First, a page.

Savvy goose hunters know that success often hinges on the hide. Most field waterfowlers rely on lay out blinds to conceal their outline. Others match camouflage with the environment and lay on their back next to decoys in the center of huge open fields. During early season there is usually enough tall grass near likely decoying spots that you can hide in fencerows, low spots filled with grass, thickets or brush. As a rule of thumb the further you get from tall trees the better your chances geese will circle or land in easy gun range.
You need to be fully camouflaged for this sport and need to hide feet, hands and face. Most use a face mask or camouflage face cream to hide the shine of white skin. Many creams are difficult to remove and require soapy hot water and a face cloth. I use liquid camo face paint that sticks like glue but is easy to remove with a damp cloth. Try baby wipes to remove camo. My source for liquid camo is RW Turkey Calls at the Williamston Barber Shop, (517) 655-3650. Give RW a call and make certain he has some in stock, his plastic bottles sell for $4 an ounce plus shipping. His liquid face paint is easy on and easy off and comes in a variety of colors like green, black, brown, even white.
I’m absolutely sold on the reliability and fast shooting Benelli automatic shotguns. To avoid jamming, you need to clean them regularly especially when field hunting because dust and dirt get in the action. I’ve got an old Benelli Black Hawk that keeps on ticking. When I graduated from a Remington 1100 to a Benelli my kills soared. The main reason is the recoil of the Benelli is minimal and the action kicks directly into your shoulder with reduced barrel rise. The first goose hunt I had with a Benelli auto I dumped three birds with three shots because the gun remained on sight plane while firing. Today I use a Benelli Super Black Eagle. A friend of mine is sold on the new Winchester SXB and for good reason this gun is absolutely fast, fast enough to set a new world record. Gotta love the YouTube videos of how fast the Winchester cycles shells and minimizes recoil. The SXB is extra easy to clean, is light weight, has a great trigger pull and provides reliable shell ejection without jams.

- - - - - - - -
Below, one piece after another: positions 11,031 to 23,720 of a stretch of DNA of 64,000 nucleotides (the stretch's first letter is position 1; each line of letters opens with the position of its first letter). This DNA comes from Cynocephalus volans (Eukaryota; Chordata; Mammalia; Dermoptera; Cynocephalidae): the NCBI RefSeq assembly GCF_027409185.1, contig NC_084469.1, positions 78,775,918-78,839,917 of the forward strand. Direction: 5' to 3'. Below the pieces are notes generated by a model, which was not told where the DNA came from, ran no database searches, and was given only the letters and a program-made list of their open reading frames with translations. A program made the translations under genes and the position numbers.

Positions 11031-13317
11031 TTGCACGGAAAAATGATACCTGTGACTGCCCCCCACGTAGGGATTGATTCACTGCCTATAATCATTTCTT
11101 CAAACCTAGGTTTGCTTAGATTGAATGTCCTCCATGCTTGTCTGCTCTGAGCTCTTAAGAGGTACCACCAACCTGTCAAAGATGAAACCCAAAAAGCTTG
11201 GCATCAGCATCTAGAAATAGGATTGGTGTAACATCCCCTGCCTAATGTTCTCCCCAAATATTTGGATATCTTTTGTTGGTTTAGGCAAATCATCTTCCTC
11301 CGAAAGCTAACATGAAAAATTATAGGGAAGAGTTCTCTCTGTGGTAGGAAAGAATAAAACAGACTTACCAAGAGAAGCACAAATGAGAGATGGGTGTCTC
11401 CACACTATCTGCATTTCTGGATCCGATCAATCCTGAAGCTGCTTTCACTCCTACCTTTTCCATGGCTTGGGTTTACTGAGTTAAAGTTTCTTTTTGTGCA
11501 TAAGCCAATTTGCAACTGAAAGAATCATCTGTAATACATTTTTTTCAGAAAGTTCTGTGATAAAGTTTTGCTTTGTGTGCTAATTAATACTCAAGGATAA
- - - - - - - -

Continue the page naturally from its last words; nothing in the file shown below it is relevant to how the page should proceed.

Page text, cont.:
There is an ongoing debate about which shell to use for Canada geese. I think any high brass magnum will get the job done and I prefer number BB for decoying birds along with BBBs for my last shot. During late season I load up with Winchester BBBs and use a kicker shell of Ts. T and TTs are powerful loads that work great as a follow up shot at long distances. I’m all done sky blasting at passing geese that are not coming into range. I like my shots inside 40 yards but can dump geese all day long out to 50 yards. Back in the day, before I learned how to decoy geese kissin’ close, I would line up at a State game area and blast at high fliers. My favorite shell for the high banks at Allegan was an F load. Fs are like shooting buck shot but they are huge steel pellets that can reach out and dust birds at unbelievable distances. Fs and Ts are not legal to use at St. Charles and you need to check DNR waterfowl regulations before you start dropping geese high in the air.
Michigan’s goose population has absolutely soared this year. Spring hatching is far above normal and booming populations should be easy to scout this late summer. Adults begin taking yearlings on shakedown flights in August and by September 1 geese are flying everywhere. I love how low they fly in early season which makes low flying targets easy to hit.
However, scouting is the key to gunning success and low flying flocks can be difficult to follow and pattern. Begin by trailing birds from area water roosting sites to food sources. Once you find a farmer’s field covered with feeding birds, knock on doors to get hunting permission. Getting permission to hunt geese is a cake walk compared to deer hunting, most farmers could care less about waterfowl and view geese as flying pests.
You can bet there will be plenty of hunters on Michigan’s multitude of waterways on September opener. State marshes can be disappointing because shooters blast at birds out of range and spook them from decoying. Some hunters do very well by setting out decoys in the afternoon and decoying birds that are headed back to watery liars to roost. Make certain to check waterfowl shooting hours and you unload your gun at the recommended time.
Geese offer a unique opportunity to take a kid hunting; introduce them to Michigan’s great outdoors and the sport of hunting. Goose hunting is a social event where friends and family can be outdoors together. The second day of the hunt Hartman brought his nephew, Dominick. This kid loves hunting, talked about the first buck he harvested and was totally camouflaged for goose outing.
Birds came in high over the trees but noticed our decoys set out in puddles of standing water and swooped close for a better look. Once again we began a barrage and giant Canada geese hit the ground. Dominick was all smiles when he charged from the cover, chased down a whopper honker and brought back his prize bird holding it by one leg. I snapped photos and could see his happy face. Hey, this kid is destined to become a Michigan hunter. May it always be so!